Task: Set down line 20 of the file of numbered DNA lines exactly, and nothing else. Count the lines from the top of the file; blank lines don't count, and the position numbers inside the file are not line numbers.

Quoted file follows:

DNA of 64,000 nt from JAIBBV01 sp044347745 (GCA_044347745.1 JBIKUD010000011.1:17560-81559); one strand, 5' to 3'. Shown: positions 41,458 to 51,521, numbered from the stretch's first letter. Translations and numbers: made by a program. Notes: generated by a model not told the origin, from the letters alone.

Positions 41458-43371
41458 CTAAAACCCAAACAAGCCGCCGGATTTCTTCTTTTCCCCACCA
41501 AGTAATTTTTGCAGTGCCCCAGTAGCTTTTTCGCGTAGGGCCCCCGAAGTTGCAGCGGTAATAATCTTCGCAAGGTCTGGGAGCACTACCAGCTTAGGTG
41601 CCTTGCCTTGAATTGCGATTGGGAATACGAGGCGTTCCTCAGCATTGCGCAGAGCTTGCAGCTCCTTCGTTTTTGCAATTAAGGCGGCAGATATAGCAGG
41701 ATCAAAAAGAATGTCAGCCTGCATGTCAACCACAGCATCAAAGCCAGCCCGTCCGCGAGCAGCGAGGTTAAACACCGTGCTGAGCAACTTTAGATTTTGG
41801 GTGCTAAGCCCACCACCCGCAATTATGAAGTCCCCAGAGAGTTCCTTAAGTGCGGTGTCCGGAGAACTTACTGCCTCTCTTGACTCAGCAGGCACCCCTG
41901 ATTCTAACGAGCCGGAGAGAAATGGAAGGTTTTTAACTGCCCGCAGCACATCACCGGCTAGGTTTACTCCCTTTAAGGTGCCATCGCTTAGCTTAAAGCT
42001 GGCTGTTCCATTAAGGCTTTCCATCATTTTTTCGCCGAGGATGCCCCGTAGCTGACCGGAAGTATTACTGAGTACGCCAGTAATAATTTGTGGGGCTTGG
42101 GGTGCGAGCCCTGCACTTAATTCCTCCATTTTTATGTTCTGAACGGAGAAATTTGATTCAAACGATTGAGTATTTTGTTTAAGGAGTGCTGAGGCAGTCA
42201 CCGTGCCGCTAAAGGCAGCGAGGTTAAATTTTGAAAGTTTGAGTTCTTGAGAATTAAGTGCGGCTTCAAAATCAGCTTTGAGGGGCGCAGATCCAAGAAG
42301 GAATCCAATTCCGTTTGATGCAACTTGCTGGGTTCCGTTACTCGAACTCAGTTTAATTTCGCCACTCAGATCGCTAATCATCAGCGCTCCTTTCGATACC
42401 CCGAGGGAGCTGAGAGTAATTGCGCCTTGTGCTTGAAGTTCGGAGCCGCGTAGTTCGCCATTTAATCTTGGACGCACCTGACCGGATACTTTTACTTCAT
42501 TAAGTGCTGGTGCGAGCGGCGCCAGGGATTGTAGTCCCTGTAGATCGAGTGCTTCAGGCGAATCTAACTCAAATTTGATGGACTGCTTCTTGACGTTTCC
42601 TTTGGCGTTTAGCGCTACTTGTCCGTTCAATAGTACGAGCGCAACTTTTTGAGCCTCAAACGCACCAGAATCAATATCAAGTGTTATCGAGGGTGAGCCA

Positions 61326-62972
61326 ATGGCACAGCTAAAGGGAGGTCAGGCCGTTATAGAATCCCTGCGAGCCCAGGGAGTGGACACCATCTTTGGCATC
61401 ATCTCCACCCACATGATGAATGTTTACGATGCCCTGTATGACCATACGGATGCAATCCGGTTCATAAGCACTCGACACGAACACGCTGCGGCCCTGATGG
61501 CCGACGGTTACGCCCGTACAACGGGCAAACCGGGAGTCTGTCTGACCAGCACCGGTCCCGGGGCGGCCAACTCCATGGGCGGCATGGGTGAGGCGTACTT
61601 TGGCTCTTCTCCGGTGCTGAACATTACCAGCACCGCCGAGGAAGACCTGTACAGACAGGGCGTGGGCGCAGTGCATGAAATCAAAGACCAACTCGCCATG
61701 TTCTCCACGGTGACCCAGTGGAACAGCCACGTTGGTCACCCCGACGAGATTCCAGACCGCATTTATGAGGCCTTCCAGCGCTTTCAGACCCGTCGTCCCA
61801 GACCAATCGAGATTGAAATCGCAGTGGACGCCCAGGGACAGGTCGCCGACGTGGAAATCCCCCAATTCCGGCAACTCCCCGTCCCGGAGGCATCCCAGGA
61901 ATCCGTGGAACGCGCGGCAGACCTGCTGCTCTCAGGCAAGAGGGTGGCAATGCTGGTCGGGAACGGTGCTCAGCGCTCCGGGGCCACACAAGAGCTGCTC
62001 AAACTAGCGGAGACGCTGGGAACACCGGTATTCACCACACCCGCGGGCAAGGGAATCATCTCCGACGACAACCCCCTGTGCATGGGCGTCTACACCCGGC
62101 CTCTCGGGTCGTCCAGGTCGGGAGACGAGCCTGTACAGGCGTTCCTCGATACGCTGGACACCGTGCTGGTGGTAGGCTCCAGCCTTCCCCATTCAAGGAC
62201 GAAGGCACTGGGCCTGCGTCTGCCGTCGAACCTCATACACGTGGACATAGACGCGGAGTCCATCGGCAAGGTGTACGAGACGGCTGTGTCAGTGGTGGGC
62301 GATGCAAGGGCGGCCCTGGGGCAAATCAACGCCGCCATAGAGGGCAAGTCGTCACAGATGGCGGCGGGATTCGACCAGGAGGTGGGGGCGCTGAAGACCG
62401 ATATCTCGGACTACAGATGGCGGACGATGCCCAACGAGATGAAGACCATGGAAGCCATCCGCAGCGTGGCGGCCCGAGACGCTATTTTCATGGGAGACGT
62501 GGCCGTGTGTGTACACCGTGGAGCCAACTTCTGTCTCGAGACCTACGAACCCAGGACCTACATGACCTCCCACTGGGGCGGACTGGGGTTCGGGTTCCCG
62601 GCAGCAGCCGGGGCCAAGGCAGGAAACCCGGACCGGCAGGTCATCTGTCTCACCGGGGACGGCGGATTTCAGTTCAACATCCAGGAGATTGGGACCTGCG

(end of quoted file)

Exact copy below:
61601 TGGCTCTTCTCCGGTGCTGAACATTACCAGCACCGCCGAGGAAGACCTGTACAGACAGGGCGTGGGCGCAGTGCATGAAATCAAAGACCAACTCGCCATG